Saturday, November 8, 2014

One Year Hearing

The week of James's surgery was also his "heariversary."  He is officially one year hearing.  Typically, audiologists and SLPs/AVTs will tell you to measure how your child is doing based on their hearing age.  So, are they doing things language-wise that a child of that age would do?  I think it's safe to say that James is doing at least that well, probably more so.  I couldn't even begin to count all the spoken words he knows.  Colors, numbers, most of the alphabet, food, animals, places, common items and verbs, and simple directions make up most of his vocabulary.  Much of what I say to him in a day is only spoken.  If he clearly doesn't understand, then I will sign.  Or if it's something new or not typical vocabulary, then I will sign that too.  Truly, though, he astounds me on a regular basis with the things that he understands.  At least once a week he will understand something that I did not expect him to, or know that he knew.  And three times  in the last few weeks he has overheard a conversation and recognized some of the words.  Two of the times he did not understand the usage of the word, but that's English!  But he identified the word and asked what we were talking about.  Last night at church he was busy coloring and not even facing the interpreter, but he knew when the person praying said amen.
He is becoming more interested in conversations that don't directly involve him, and he is really coming along in his expressive language.  Even though he understands quite a bit of spoken language, his primary form of expression is still signing.  He has been consistently stringing 3 or 4 words together, and telling more stories of things that have happened, or conversations we've had.  The other day when he woke up and saw it was raining, he told me it was raining and that I would need my windshield wipers in the car.  Then he told the dog to be quiet because Aedan was still sleeping.  On Wednesday night in his prayer he talked about wanting a cookie in his class and not liking the snack I brought him.  None of those in so many words, of course, but quite clearly nonetheless.  He is also starting to relay messages, something that he never was able to do before.  Granted, they sometimes take some decoding, but he is getting the idea.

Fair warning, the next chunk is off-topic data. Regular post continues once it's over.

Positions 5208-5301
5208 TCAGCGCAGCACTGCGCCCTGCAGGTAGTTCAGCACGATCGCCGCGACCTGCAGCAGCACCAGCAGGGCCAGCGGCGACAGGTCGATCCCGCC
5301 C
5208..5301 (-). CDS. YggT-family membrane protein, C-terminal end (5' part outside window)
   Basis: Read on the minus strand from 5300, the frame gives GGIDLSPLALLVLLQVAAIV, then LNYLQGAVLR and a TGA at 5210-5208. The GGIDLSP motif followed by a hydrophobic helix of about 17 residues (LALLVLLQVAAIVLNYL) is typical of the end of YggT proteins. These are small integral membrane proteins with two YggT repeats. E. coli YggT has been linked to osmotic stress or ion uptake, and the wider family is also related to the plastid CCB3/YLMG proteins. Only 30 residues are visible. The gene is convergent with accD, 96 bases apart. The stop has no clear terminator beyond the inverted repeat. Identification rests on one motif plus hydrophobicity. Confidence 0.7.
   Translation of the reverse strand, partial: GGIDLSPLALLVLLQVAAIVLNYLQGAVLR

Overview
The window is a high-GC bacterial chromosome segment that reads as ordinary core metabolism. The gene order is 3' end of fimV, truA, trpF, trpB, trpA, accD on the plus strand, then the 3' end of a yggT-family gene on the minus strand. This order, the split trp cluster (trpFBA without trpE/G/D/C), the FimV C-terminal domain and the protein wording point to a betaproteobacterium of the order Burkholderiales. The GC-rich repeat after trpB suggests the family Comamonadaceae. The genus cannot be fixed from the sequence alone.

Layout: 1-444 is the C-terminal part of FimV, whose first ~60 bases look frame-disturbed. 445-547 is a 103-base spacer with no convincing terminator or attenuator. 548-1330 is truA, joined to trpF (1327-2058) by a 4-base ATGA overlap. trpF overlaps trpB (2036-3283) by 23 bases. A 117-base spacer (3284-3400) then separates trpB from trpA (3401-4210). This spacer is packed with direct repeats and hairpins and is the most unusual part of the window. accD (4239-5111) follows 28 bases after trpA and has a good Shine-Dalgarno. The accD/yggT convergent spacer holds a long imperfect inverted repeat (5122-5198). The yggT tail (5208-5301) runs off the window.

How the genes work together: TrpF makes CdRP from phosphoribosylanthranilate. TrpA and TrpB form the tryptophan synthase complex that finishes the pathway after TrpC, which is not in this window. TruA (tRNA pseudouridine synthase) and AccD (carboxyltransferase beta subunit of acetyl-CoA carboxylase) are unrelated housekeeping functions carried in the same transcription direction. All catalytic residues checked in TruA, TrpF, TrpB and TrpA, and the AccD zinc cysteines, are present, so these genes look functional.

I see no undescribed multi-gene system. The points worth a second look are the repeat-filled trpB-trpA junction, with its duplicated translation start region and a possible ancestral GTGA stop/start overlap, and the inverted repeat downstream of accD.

He does have a good number of words that he speaks on a regular basis, and some of them are starting to become clearer.  His favorite things to say are mine, I do, love you, no, please help me, and puppy.  Water, shower, Liana, Aedan, Shadow, what happened, mommy, daddy, please have..., banana, milk, movie are some of the other words he says just about every day.  We are almost 4 weeks out from his surgery, and I am starting to hear a difference in some of the sounds he can make.  He will return to speech next week, and I'm excited to hear what his therapist says.
I love ASL.  I think it's a beautiful language, and I'm thankful that the Lord gifted me with the ability to learn it.  But I have to be honest.  I'm equally thankful for the gift of hearing that CIs give to my son.  This is all extra amazing because he was implanted so late, and is profoundly deaf.  Until one year ago, he had absolutely no access to sound, so his brain has had to develop all these pathways for language.  He should not be doing as well as he is, according to the experts.  But God is able.

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